public class LightweightAutomapDto
    {
        // Field mapped using default name.
        public AFTimeSpan Duration { get; set; }

        // Attribute value mapped to property using 'ObjectField' attribute.
        [AFSearch.ObjectField("|Manufacturer")]
        public AFValue Manufacturer { get; set; }

        // Attribute value mapped to property using 'ObjectField' attribute.
        [AFSearch.ObjectField("|Model")]
        public AFValue Model { get; set; }
    }

 

Based on the mapping rules above, you will note:

  • I am using the name "Duration" exactly as it is named on the event frame.
  • The data type for my "Duration" is AFTimeSpan because that's what the event frame's Duration is.
  • Both my attributes must provide a ObjectField mapping.
  • Both my attributes have a data type of AFValue.

 

How would that look like in code?

 

public void GetSummaryByMfrAndModel(StatsTracker summary, AFDatabase database, IList<AFSearchToken> tokens)
{
    //Starting with AF 2.9, AFSearch implements IDisposable
    using (var search = new AFEventFrameSearch(database, "Automap DTO Example", tokens))
    {
        //Opt-in to server side caching
        search.CacheTimeout = TimeSpan.FromMinutes(5);

        var records = search.FindObjectFields<LightweightAutomapDto>(pageSize: 10000);

        foreach (var record in records)
        {
            //Read data from 1 event frame via the current DTO container
            var mfr = record.Manufacturer?.Value.ToString();
            var model = record.Model?.Value.ToString();

            //Summary overload is for TimeSpan
            summary.AddToSummary(mfr, model, record.Duration.ToTimeSpan(), 1);
        }
    }
}

 

 

DTO with Custom Factory

The 3rd overload is quite interesting and was almost left out of the UC lab for fear of course length.  I am glad I included it because it soon became my favorite of the overloads.  If you choose to use this overload, then you absolutely MUST provide your own custom factory to perform the transfer of data.

 

Why would you want to do use this?  Let's consider the Auto-mapped DTO and what I would like to try differently:

  • The attribute values must be AFValue but I want Manufacturer and Model to be strings.
  • I want my Duration property to be a TimeSpan instead of the AFTimeSpan as it is on the event frame.

 

The resulting DTO class is far, far simpler and laid out exactly like I want it.  We don't have to worry about AFSearch.FindObject fields because our custom factory will take care of transfer.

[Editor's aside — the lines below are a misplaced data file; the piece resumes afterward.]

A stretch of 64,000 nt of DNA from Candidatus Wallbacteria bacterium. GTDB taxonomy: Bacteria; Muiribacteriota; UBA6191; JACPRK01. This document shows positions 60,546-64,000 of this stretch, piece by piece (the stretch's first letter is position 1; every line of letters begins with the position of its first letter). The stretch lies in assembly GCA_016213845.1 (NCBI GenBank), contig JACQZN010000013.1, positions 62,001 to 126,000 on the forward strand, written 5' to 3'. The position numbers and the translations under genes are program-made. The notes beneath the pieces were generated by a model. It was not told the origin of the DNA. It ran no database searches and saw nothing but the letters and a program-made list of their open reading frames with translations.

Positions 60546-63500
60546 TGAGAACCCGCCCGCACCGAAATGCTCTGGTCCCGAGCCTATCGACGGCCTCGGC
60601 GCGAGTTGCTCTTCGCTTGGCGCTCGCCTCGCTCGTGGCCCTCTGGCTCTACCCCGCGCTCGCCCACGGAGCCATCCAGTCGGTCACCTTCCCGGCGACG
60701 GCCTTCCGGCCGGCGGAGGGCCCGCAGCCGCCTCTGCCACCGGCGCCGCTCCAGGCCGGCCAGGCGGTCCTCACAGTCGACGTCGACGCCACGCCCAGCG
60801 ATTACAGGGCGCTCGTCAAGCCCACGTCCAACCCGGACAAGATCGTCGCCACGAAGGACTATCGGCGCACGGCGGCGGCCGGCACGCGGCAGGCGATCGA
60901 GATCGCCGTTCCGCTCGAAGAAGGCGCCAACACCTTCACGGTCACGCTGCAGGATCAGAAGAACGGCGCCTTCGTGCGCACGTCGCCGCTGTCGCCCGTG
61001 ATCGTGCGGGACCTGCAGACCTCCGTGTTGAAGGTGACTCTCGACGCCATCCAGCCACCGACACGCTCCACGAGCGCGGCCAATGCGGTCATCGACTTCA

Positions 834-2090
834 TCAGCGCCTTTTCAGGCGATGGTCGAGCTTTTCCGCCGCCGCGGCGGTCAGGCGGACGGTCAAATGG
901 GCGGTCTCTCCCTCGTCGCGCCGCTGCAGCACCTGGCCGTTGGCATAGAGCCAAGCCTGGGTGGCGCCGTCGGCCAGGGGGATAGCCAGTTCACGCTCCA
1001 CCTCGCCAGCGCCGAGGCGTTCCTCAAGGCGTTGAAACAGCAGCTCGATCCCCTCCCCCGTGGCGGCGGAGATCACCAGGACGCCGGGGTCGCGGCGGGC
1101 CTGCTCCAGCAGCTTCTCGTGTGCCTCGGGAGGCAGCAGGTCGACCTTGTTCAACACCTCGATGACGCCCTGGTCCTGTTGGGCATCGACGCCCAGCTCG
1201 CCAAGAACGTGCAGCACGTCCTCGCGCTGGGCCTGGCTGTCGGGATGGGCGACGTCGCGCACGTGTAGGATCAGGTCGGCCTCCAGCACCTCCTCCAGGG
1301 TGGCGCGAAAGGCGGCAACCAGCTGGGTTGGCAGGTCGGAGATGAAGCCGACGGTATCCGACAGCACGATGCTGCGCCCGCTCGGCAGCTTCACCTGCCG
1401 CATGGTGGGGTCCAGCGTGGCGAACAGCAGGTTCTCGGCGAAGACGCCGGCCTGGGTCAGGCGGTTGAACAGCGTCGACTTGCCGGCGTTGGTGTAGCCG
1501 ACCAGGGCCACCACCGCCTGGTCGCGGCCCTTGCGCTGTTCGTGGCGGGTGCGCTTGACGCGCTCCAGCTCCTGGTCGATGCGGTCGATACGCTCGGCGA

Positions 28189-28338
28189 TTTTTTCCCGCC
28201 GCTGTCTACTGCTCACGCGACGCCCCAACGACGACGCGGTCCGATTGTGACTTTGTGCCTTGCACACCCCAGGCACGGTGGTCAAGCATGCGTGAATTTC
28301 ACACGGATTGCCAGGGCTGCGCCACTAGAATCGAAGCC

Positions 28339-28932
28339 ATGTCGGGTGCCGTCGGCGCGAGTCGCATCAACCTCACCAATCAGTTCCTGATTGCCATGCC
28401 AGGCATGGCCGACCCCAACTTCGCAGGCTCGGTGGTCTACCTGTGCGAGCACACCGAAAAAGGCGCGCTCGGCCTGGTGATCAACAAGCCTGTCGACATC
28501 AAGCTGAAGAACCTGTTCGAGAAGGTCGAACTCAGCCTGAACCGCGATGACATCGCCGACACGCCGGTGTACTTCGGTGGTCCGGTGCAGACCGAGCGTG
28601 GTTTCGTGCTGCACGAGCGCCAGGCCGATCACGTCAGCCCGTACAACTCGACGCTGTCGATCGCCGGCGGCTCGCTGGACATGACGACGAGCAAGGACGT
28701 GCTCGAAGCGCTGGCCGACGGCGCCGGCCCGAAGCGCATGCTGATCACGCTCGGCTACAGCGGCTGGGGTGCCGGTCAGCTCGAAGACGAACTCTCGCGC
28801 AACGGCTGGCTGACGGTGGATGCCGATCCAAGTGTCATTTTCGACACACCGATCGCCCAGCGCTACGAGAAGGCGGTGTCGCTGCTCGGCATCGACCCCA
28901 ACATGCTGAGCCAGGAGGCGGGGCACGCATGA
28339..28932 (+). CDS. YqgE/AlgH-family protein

public class LightweightDtoForCustomFactory
{
    public TimeSpan Duration { get; set; }
    public string Manufacturer { get; set; }
    public string Model { get; set; }
}

 

And here is how it would be used:

 

public void GetSummaryByMfrAndModel(StatsTracker summary, AFDatabase database, IList<AFSearchToken> tokens)
{
    //Starting with AF 2.9, AFSearch implements IDisposable
    using (var search = new AFEventFrameSearch(database, "DTO For Custom Factory Example", tokens))
    {
        //Opt-in to server side caching
        search.CacheTimeout = TimeSpan.FromMinutes(5);

        //The order of these fields determines the order of returned values in IList<object>
        var fields = "|Manufacturer |Model Duration";

        //Define your custom factory 
        Func<IList<object>, LightweightDtoForCustomFactory> factory = (values) =>
        {
            var dto = new LightweightDtoForCustomFactory();
            dto.Manufacturer = ((AFValue)values[0]).ToString();
            dto.Model = ((AFValue)values[1]).ToString();
            dto.Duration = ((AFTimeSpan)values[2]).ToTimeSpan();
            return dto;
        };

        var records = search.FindObjectFields<LightweightDtoForCustomFactory>(fields, factory, pageSize: 10000);

        //The loop is a bit simplified because the transfer logic is contained in the function delegate above.
        foreach (var record in records)
        {
            //Note that Manufacturer and Model are now validated strings thanks to factory.

            //Summary overload is for TimeSpan
            summary.AddToSummary(record.Manufacturer, record.Model, record.Duration, 1);
        }
    }
}

 

You are invited to review the code for each of the 3 overloads to look for similarities and differences.  The one big similarity is that each is concerned with casting the object value to its underlying type and then converting that to a desired type.  With that in mind, all 3 overloads offer identical performance so your preference of one over the other is purely your personal preference.

 

Great For Detail Reporting

As mentioned many times earlier, FindObjectFields is not limited to performing aggregations.  It's also quite handy for detail reporting too.  If you are going to use it for detail reporting, the strongest suggestion I can give you is to be sure to include the event frame's ID in your DTO class.  That way you have the ability to quickly find and load a specific event frame if ever needed.

 

Metrics Comparison (from Part 2)

The numbers below are from a 2-core VM using Release x64 Mode.  The smaller values are better.  Caution that we sometimes have a difference in UOM between MB and KB, but I will bold KB when needed.

 

Resource Usage:

Values displayed are in MB unless noted otherwise

Method

Total GC Memory (MB)

Working Set Memory (MB)Network Bytes Sent
Network Bytes Received
FindEventFrames145.48257.089.13 MB190.08 MB
FindObjectFields1.2865.555.00 KB3.68 MB
Summary2.5455.358.58 KB261.81 KB
GroupedSummary9.8664.286.24 KB1.98 MB
AFSummaryRequest7.2965.365.00 KB3.68 MB

 

Performance:

MethodClient RPC CallsClient Duration (ms)Server RPC CallsServer Duration (ms)Elapsed Time
FindEventFrames12063337.011039118.102:27.8
FindObjectFields105360.8114547.600:06.0
Summary159484.6169310.900:10.1
GroupedSummary125527.2134938.500:06.2
AFSummaryRequest102992.2102222.200:03.7

 

 

Next Up: A Real Summary Method

In Part 6 we will cover the first bona fide aggregation method, AFEventFrameSearch.Summary.  I forgive you if it takes a several days or a week for you to move onto Part 6.  If you are anything like me, once you saw code for FindObjectFields the gears in your head must have started spinning overtime as you became preoccupied thinking of every app you've ever written that could have benefitted from a faster lightweight method.  If that's the case, Part 6 can wait.  You should by all means roll up your sleeves and get busy testing out FindObjectFieldsPart 6 will be here when you get back.